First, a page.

Igor Novakovic, a researcher of the ISAC Fund from Serbia, pointed out that ‘in addition to all economic successes that EU has, if you look deeper, the whole European project is focused on security. In that sense, it is disputable how long-term security in the Balkans would be sustainable if there was no EU‘. Novakovic recalled that in the past ‘period we witnessed various apologies but they did not bring substantial change. Therefore, it is rightly asked whether societies in our region are ready for reconciliation and what will happen if this reconciliation remains absent?‘ In all countries of the Western Balkans, there has been registered a decline in standards, lack of investments, which is an ideal basis for manipulation of emotions. ‘The whole region is fragmented, not only as a region, but each individual country is fragmented, resulting in inter-ethnic and inter-confessional disunity and thus the absence of reconciliation. Reconciliation in our region must not remain only at the political level, and it is up to us to make this step towards substantial reconciliation‘, emphasized Novakovic.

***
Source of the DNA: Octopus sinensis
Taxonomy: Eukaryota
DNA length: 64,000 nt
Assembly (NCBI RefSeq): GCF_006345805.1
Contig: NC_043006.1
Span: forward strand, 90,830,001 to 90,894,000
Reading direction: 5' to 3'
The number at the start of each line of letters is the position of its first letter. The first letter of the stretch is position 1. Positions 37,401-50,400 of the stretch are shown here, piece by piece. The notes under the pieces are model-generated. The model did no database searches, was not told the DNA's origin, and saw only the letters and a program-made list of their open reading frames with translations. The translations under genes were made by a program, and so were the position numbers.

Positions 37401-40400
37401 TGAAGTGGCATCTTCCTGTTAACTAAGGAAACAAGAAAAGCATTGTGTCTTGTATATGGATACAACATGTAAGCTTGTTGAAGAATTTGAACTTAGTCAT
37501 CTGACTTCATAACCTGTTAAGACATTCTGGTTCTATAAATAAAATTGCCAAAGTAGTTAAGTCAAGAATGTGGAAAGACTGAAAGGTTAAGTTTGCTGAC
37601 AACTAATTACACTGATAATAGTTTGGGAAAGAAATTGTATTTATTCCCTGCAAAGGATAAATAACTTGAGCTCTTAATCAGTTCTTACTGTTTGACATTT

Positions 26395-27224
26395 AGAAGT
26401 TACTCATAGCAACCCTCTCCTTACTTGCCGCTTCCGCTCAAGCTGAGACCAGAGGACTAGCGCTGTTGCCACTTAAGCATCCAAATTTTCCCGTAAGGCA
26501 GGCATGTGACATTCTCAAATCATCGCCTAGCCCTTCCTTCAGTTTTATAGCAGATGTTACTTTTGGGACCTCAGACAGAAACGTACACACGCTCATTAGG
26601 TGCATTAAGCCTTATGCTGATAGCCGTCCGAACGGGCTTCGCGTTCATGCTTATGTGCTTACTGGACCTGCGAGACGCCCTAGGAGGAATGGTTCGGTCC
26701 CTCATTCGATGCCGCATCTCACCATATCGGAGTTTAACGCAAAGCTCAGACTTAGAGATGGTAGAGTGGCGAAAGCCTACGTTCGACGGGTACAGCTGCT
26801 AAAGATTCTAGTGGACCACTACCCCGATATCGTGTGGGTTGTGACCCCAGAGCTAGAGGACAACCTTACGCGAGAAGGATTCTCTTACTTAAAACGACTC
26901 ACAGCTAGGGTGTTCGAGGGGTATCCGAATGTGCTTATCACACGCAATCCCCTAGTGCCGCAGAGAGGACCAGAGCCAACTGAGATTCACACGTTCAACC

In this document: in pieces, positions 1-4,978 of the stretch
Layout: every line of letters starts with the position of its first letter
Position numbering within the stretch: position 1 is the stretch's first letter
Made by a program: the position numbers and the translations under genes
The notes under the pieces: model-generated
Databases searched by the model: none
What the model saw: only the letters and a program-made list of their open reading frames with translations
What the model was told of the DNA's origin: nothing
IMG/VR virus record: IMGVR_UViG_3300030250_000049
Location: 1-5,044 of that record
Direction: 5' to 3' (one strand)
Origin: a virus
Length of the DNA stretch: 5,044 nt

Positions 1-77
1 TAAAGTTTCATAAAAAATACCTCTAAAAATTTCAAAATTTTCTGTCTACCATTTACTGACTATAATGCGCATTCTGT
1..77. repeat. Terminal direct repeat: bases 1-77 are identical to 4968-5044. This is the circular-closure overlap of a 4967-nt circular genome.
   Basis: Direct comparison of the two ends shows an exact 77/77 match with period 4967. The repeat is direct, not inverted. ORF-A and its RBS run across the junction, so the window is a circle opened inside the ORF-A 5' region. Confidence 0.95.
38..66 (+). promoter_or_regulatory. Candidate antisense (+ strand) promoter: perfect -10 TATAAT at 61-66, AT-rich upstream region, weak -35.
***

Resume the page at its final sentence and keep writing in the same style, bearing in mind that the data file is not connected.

Communication Adviser in WB6 in Serbia, Ana Rudan, presented that ‘the issue of reconciliation in the Balkans is out of public discourse, especially as we with time move away from events of the past. Although reconciliation is one of four key goals of the Berlin process, there is no real progress in this area. The Berlin process itself remains apolitical, its focus is more and more economics, and there is the least progress in political linking, which is certainly not good for resolving fundamental issues such as the rule of law, security and reconciliation‘. She emphasized that ‘without determination of a forensic truth, it is difficult to transform even educational programmes, thus the issue of reconciliation and the formation of a coalition for truth must be continually repeated and emphasized.‘